If you have to write a research essay on the Apache Native Americans, it is important to substantiate all of the information you present with evidence. It is for this reason that you will find twelve superb facts on Apache Native Americans below which can be used in your research essay writing.
Remember that these should be used to support claims you make within the body of your writing:
- The Apache Native Americans were not immune to the conflicts between settlers and the U.S. Federal rules. These rules and the migration forced many native tribes out of their ancestral lands and onto reservations, a proposition which resulted in backlash at the start by many of the natives. Massacres broke out in response to westward expansion at Sand Creek in 1864 and again at Wounded Knee in 1890 between the United States Army and the Apache Native Americans.
- The Apache reside in the Southwest deserts, primarily in Arizona, Texas, and New Mexico. Some Apache tribes were captured during the 1800’s and sent to live in Oklahoma, while others remained in New Mexico and Arizona.
- The Na’ishan are called the Plains Apache and they reside in what is today Oklahoma. This tribe is referred to as the Kiowa-Apaches because many of their customs are similar to the Kiowa allies more so than to the other native Apache tribes. They are still living there today. Today there are 30,000 Apache Native Americans living in the United States.
- There are 13 Apache tribes living in the United States. Five of the tribes are in Arizona, another five are in New Mexico, and the remaining three are in Oklahoma. Each of the tribes in Arizona and New Mexico has their own reservation. These are lands which are under complete control of the tribes. In Oklahoma, the tribes remain on trust land.
- Every tribe has many of the same laws, services, and government functions the same as a small country. While living under their own laws, police forces, government, and services, they are nonetheless considered U.S. citizens and required to obey American laws.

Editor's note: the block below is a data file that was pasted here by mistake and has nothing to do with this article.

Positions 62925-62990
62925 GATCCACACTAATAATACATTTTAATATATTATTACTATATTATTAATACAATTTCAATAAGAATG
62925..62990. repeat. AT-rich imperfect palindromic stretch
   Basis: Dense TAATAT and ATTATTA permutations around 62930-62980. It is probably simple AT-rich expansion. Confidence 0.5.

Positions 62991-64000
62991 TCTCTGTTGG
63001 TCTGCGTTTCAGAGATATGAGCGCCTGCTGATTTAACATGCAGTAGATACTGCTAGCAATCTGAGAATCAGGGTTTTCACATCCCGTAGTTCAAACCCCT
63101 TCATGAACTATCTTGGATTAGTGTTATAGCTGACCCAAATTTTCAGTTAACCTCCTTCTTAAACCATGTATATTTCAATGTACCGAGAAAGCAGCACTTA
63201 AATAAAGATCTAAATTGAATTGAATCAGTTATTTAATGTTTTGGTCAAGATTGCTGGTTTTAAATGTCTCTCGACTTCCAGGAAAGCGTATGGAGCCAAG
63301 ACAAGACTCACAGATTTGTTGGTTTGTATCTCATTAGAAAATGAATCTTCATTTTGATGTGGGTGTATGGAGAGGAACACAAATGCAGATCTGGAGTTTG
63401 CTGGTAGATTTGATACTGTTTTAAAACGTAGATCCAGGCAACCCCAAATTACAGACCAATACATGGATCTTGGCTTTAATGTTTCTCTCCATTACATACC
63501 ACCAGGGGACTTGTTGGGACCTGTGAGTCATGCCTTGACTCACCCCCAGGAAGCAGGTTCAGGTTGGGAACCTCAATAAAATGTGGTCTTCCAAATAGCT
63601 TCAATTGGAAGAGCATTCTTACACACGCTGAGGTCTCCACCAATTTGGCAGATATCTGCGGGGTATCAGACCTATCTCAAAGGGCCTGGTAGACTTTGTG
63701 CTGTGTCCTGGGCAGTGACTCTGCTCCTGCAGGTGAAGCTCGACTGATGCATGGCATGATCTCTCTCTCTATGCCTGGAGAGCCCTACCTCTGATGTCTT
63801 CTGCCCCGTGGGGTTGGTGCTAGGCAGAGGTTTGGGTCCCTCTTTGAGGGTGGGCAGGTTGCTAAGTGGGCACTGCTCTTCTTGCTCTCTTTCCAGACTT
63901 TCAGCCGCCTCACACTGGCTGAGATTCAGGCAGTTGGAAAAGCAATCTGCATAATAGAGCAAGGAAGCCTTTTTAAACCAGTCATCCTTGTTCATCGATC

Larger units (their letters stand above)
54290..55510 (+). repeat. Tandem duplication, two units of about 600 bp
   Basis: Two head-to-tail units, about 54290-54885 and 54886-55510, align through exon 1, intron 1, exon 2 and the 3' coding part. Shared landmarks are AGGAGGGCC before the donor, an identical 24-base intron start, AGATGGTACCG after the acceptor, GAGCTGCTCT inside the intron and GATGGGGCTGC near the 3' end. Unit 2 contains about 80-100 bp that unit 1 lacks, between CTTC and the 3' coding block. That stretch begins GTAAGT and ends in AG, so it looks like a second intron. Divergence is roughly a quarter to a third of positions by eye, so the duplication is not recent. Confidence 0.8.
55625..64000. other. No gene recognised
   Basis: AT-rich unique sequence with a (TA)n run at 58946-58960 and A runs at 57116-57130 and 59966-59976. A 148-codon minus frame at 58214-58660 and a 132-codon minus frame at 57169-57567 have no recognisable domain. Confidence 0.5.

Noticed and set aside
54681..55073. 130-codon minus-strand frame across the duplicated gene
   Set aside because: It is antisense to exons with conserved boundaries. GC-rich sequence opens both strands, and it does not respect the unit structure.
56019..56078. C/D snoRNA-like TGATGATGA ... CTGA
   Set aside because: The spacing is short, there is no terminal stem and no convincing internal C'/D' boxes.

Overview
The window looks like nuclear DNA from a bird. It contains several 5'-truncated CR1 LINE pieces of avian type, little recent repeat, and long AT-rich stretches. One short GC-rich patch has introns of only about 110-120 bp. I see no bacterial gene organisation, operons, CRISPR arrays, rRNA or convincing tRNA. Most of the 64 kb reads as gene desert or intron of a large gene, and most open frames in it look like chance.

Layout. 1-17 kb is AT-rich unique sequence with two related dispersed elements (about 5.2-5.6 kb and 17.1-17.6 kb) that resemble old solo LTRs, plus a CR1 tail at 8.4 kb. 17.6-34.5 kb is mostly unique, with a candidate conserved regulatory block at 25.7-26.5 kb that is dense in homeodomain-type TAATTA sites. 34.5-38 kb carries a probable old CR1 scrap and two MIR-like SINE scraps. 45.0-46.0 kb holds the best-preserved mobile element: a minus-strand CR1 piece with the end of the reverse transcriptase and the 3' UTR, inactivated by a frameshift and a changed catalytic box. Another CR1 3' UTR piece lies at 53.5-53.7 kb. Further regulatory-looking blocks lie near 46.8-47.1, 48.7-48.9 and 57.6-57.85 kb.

- Historically every Apache band was led by a chief, who was selected for the position by the tribal council. All of the important decisions which had to be made for the band were done so by way of the council. In such situations, each of the members of the council had to agree before any action could be made. In this sense the chief functions more as a chairman for the tribe rather than as a president and his job as to mediate between all members of the council. Today, these tribal councils are still used for the Apache tribes.
- Today the Apache Native Americans speak a native Apache tongue close to that of Navajo but they also speak English. The Apache language is one with many different vowel sounds and tones, which can be difficult for non-native speakers to pronounce.
- Apache Native American children will enjoy schooling, chores, and playing the same as other children. Historically, they would complete more chores and enjoy more play time on par with colonial children but today many children enjoy fishing and hunting with their fathers. Today the children enjoy archery games, learn how to ride horses, and have toys and dolls.